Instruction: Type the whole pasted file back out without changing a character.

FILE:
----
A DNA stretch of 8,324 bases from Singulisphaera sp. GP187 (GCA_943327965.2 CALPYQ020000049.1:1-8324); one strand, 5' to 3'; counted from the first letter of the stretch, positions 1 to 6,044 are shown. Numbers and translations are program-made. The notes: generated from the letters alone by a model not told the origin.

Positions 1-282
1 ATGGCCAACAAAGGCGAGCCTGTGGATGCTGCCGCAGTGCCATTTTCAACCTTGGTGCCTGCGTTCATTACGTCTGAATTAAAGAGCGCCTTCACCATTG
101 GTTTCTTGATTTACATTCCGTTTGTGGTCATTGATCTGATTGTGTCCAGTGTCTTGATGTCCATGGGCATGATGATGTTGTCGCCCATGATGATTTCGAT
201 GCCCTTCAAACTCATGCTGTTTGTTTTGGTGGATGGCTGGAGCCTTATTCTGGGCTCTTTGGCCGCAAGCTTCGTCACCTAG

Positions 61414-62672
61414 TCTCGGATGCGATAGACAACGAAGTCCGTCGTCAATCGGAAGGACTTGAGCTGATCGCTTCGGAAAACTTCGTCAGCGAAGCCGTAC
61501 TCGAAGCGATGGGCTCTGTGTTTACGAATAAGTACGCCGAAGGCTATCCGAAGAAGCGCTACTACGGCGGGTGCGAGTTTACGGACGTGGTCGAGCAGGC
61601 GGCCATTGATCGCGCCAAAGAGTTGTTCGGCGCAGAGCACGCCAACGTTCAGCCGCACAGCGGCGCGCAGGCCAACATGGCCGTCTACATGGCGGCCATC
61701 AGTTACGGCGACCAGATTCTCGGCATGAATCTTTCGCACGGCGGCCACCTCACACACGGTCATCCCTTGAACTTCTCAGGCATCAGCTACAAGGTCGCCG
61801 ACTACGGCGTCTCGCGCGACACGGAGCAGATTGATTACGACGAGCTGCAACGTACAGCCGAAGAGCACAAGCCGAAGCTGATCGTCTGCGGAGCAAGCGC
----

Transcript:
A DNA stretch of 8,324 bases from Singulisphaera sp. GP187 (GCA_943327965.2 CALPYQ020000049.1:1-8324); one strand, 5' to 3'; counted from the first letter of the stretch, positions 1 to 6,044 are shown. Numbers and translations are program-made. The notes: generated from the letters alone by a model not told the origin.

Positions 1-282
1 ATGGCCAACAAAGGCGAGCCTGTGGATGCTGCCGCAGTGCCATTTTCAACCTTGGTGCCTGCGTTCATTACGTCTGAATTAAAGAGCGCCTTCACCATTG
101 GTTTCTTGATTTACATTCCGTTTGTGGTCATTGATCTGATTGTGTCCAGTGTCTTGATGTCCATGGGCATGATGATGTTGTCGCCCATGATGATTTCGAT
201 GCCCTTCAAACTCATGCTGTTTGTTTTGGTGGATGGCTGGAGCCTTATTCTGGGCTCTTTGGCCGCAAGCTTCGTCACCTAG

Positions 61414-62672
61414 TCTCGGATGCGATAGACAACGAAGTCCGTCGTCAATCGGAAGGACTTGAGCTGATCGCTTCGGAAAACTTCGTCAGCGAAGCCGTAC
61501 TCGAAGCGATGGGCTCTGTGTTTACGAATAAGTACGCCGAAGGCTATCCGAAGAAGCGCTACTACGGCGGGTGCGAGTTTACGGACGTGGTCGAGCAGGC
61601 GGCCATTGATCGCGCCAAAGAGTTGTTCGGCGCAGAGCACGCCAACGTTCAGCCGCACAGCGGCGCGCAGGCCAACATGGCCGTCTACATGGCGGCCATC
61701 AGTTACGGCGACCAGATTCTCGGCATGAATCTTTCGCACGGCGGCCACCTCACACACGGTCATCCCTTGAACTTCTCAGGCATCAGCTACAAGGTCGCCG
61801 ACTACGGCGTCTCGCGCGACACGGAGCAGATTGATTACGACGAGCTGCAACGTACAGCCGAAGAGCACAAGCCGAAGCTGATCGTCTGCGGAGCAAGCGC